There is a difference between South and North Wales in the number of Acts made during this period (3):
North Wales South Wales
1700 – 1760 3 0
1761 – 1801 20 6
1802 – 1811 32 14
1812 – 1844 24 30
1845 – 1885 22 83
We see that enclosure was at its peak in North Wales during the Napoleonic War, when landowners had the perfect excuse to enclose lands on the basis that more food needed to be produced to fight against the French. In South and Mid Wales we see that the mid 19th century was the busiest period.
But the starting point, very often, was enclosure. An important part of the estate plan would be to combine a number of small agricultural holdings to create larger ones and connect a piece of upland mountain, previously common land, with all the holdings so that they included bottom land to grow crops and fatten the animals, ‘ffridd’ land (mountain pasture) for cattle, and uplands for sheep during the summer. A strong incentive for occupying common land was to substantially increase the number of sheep in the uplands, in order to satisfy the needs of the woollen industry which was expanding at this time. We can assume that building thousands of miles of cloddiau in the uplands, in addition to grazing tens of thousands of sheep rather than much fewer sheep, cattle and goats as previously, had a substantial effect on the ecology and habitats of upland Wales.
In many areas it is believed that it was French prisoners of war or, more likely, former soldiers from the Napoleonic War, that built them, e.g. in Carneddau and the Brecon Beacons. In other areas it is believed that Irishmen fleeing the huge famine that followed the potato blight in 1845 were responsible for building many walls in the mid 19th Century.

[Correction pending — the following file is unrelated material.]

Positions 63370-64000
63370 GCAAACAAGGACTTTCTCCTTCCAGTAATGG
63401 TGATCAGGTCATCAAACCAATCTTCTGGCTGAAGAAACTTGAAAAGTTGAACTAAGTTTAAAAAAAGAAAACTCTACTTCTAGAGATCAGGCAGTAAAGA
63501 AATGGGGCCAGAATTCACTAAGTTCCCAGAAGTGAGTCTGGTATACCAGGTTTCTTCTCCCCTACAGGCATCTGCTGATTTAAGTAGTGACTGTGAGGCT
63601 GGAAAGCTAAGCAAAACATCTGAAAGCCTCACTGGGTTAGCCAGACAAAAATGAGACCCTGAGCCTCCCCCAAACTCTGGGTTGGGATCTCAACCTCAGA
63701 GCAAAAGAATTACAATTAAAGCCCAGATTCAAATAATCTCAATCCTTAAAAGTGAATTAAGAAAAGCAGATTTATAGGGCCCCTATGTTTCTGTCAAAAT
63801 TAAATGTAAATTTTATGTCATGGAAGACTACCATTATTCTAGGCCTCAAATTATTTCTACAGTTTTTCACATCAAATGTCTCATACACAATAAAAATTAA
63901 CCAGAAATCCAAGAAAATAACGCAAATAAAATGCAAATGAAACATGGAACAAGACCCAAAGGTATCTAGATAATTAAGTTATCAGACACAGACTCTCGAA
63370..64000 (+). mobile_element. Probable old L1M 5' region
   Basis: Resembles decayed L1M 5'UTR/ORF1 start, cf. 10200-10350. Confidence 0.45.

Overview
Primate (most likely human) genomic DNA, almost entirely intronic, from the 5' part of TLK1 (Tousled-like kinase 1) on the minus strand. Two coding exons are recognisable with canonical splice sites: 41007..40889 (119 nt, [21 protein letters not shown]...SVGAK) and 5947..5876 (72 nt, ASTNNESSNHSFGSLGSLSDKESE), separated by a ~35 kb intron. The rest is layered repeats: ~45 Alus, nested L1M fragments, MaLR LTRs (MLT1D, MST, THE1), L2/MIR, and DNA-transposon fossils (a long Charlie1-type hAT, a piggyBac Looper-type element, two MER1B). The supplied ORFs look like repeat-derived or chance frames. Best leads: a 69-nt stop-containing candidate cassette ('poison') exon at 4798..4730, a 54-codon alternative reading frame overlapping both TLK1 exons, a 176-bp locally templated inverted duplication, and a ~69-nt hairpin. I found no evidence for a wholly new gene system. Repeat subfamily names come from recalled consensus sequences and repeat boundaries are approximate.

Many of the new ‘family farms’ created during this period, along with the basic pattern of a mixed method of farming, remained unchanged until the 1970s.
The Geology and Structure of the Hedges (John H Davies, former geologist with CCW)
The boundaries of fields and uplands usually reflect the land and rocks on which they stand. If hard rocks come to the surface, as in Snowdon, the Brecon Beacons and Preseli, then stone walls are most common. If the rocks are soft and split easily, or if they are covered with a thick layer of soil, then it is easier to construct either hedgerows growing directly from the ground, or banks of soil faced with stones with a hedgerow or wire fence on top.
When one travels from one end of the country to another, these differences can be seen quite clearly. Along with the traditional buildings which have also been built of local materials, they give each area a particular character. For instance, we see mostly hedgerows and hedges of earth in the gentle landscape of the Eastern counties (Silurian rocks); accomplished stone walls mainly characterise the red sandstone landscape of Glamorgan and Gower; hedges of earth and stone are to be seen on the glacial deposits of Llŷn, Ceredigion, Pembroke and Carmarthenshire, and slate slabs characterise some of the boundaries of the quarrying areas of Gwynedd.